Although several chemicals companies in the impacted region reported no direct impact from the earthquake, they’re expecting production and demand to be affected. This could have a knock-on effect on other industries, as these chemicals are used in the manufacturing of textiles, plastics and glass, as well as primary packaging and food processing machinery.
Furthermore, efforts to rebuild infrastructure in Turkey and Syria are likely to increase domestic demand for chemicals and polymers used in the construction sector. For example, exports of polyvinyl chloride (PVC), which is used in window frames and wires, is expected to be impacted in the medium term due to an expected surge in domestic requirements.
Limited effect on Turkey’s oil, electronics and automotive industries
Some industries’ supply chains will remain relatively unaffected by the earthquake. For instance, the impact that the tragic event is set to have on the global supply of oil will be minimal. Although exports via the Baku-Tblisi-Ceyhan (BTC) pipeline – the main Turkish oil terminal in Ceyhan – and imports from the Kirkuk–Ceyhan oil pipeline from Turkish Kurdistan to Kirkuk in Iraq were temporarily suspended following the earthquake, usage of both of these resumed shortly afterwards.
It initially appeared as if the natural disaster would impact crude oil prices for an extended period, with global crude oil prices increasing to US$85 per barrel, a rise of five per cent from 6th February. However, this was not solely down to the earthquake. While suspended operations at the Ceyhan port crude oil terminal in Turkey certainly contributed to this, so too did improved global oil demand sentiment following the reopening of Chinese borders and the unexpected shutdown of a major oil field in Norway.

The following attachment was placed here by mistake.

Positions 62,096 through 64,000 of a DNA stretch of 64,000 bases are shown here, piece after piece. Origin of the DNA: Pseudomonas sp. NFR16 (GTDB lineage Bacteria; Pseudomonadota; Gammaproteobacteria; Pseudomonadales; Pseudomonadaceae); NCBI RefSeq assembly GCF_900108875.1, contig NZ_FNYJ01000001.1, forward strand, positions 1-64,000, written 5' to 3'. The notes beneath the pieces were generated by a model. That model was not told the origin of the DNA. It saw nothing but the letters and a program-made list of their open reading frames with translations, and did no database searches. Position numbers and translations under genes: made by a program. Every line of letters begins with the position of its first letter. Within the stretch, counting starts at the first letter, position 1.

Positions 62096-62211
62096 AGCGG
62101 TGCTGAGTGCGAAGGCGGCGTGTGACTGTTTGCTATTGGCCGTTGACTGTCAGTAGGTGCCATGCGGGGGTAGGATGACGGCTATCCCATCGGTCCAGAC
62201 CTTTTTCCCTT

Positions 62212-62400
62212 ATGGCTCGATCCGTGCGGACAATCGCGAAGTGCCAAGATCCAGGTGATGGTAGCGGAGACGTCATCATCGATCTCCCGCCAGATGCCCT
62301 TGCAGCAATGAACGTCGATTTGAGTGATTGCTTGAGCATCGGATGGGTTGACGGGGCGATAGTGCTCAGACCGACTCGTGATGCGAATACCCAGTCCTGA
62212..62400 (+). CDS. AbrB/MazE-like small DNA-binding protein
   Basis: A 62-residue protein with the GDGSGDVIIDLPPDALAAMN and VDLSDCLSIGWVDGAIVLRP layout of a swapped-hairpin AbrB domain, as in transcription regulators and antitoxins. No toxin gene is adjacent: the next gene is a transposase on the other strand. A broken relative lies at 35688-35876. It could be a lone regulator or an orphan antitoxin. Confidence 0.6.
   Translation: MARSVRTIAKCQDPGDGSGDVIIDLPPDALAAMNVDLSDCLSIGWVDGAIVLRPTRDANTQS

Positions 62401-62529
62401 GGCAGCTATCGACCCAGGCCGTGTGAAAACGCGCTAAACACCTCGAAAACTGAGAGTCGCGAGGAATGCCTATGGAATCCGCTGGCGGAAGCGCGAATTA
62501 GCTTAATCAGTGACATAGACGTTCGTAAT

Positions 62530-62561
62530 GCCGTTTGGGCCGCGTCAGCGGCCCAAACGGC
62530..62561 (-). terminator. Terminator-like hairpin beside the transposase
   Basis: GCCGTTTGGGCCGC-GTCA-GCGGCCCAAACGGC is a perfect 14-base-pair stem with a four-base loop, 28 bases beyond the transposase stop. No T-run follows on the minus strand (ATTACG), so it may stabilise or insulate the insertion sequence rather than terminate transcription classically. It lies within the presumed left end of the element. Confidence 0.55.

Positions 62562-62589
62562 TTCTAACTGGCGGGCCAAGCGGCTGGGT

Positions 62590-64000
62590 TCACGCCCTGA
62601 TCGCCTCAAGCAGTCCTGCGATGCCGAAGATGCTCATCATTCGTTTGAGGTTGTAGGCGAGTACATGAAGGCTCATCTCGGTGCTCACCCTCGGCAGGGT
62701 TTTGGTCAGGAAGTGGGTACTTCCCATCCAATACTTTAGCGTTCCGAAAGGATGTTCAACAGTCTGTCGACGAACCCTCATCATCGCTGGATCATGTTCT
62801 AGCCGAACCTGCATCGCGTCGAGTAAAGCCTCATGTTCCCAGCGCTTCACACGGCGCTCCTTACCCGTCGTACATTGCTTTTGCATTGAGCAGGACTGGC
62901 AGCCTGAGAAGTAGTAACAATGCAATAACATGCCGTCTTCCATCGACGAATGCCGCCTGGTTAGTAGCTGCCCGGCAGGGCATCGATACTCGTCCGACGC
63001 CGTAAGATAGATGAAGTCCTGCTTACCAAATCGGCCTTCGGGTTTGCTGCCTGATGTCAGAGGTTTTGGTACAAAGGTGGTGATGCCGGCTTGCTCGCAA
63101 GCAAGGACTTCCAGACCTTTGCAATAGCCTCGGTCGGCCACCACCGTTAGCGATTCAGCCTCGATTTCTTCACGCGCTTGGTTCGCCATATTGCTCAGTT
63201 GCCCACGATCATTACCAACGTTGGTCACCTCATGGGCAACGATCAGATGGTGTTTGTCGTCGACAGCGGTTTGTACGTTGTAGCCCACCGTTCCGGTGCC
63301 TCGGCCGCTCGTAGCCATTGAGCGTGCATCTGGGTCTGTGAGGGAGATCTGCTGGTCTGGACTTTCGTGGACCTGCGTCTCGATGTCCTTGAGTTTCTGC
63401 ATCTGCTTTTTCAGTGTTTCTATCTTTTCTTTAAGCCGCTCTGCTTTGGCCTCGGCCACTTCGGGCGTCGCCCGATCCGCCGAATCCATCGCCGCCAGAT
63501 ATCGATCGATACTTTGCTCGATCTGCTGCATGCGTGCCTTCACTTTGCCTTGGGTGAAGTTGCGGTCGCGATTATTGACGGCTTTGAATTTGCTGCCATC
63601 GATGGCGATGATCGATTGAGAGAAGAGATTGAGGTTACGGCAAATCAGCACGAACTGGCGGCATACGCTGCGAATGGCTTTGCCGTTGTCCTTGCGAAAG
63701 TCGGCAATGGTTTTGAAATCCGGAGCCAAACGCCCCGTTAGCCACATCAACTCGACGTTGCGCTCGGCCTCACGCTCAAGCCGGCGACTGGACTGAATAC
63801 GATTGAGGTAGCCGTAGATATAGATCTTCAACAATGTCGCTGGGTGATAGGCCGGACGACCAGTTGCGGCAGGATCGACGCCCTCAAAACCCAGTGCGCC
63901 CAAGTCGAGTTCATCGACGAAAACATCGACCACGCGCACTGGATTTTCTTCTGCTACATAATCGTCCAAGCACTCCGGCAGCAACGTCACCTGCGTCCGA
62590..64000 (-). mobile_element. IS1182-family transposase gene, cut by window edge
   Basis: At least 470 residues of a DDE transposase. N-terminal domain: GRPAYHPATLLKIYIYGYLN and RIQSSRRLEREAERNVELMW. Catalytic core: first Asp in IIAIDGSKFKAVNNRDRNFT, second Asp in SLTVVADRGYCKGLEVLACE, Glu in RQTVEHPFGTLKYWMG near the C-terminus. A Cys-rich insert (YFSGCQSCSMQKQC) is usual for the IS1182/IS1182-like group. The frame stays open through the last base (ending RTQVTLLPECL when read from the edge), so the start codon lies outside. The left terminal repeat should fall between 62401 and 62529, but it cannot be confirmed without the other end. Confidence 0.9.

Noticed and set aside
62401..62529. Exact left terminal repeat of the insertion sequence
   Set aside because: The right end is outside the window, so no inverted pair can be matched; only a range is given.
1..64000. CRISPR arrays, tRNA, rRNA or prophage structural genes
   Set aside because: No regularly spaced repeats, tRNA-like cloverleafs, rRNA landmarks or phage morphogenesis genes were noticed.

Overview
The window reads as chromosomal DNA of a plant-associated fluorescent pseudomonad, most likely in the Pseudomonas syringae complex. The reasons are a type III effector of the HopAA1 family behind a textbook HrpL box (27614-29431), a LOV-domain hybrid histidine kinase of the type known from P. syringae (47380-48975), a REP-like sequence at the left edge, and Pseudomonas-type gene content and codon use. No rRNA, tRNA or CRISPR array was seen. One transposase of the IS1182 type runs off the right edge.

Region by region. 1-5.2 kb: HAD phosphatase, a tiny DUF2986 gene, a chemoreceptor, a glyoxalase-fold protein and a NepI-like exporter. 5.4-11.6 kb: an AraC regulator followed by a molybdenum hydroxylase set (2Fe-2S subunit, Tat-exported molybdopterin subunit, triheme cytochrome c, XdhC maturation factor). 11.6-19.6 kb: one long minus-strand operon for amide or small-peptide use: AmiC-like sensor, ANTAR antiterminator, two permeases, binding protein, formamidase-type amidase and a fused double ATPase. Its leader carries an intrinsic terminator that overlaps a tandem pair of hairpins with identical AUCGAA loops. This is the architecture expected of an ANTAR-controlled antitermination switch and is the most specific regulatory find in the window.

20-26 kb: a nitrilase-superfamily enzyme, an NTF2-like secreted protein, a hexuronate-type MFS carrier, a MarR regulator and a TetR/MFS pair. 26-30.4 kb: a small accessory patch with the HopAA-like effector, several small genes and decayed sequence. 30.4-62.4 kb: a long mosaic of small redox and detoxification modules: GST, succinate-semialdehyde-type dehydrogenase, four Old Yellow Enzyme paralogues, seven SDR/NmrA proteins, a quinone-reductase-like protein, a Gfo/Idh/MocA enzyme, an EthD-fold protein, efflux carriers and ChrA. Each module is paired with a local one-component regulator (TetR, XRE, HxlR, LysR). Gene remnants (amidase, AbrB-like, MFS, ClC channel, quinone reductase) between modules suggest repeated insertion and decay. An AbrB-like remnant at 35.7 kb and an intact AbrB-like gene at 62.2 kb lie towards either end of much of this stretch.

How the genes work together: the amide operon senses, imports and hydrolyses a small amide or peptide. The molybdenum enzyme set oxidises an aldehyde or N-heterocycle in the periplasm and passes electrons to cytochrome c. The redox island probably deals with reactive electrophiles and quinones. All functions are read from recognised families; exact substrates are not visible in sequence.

What’s more, once it became apparent that oil infrastructure in Turkey and Syria had escaped large-scale damage from the earthquake, oil prices quickly began to ease. This shows that the event had an incredibly short-term and limited effect on global crude oil prices.
Adding to this, the direct impact of the earthquake on Turkey’s electronics and automotive industry has also been limited. For example, plants and subsidiaries of Samsung, Toyota and other electronics and automotive firms suffered no damage from the earthquake because they aren’t located in affected regions.
The production and trade of aluminium is also set to remain unaffected as Turkey’s top aluminium companies are all located in other areas of the country.
Businesses operating in Turkey or Syria in the aforementioned industries that are affected by the earthquake have already seen their supply chains disrupted.
However, for companies operating in other regions which could be impacted by a natural disaster, this earthquake is a tragic reminder of the importance for organisations to implement a multifaceted strategy to minimise supply chain disruptions.
This includes the need to have timely intelligence of a situation as it develops, as well as having a diversified supplier base for critical raw materials and commodities.
*On behalf of the team at The Smart Cube as a whole, our hearts go out to everyone impacted by this devastating earthquake. Our thoughts are with the people of Turkey and Syria, as well as others affected by this tragedy.*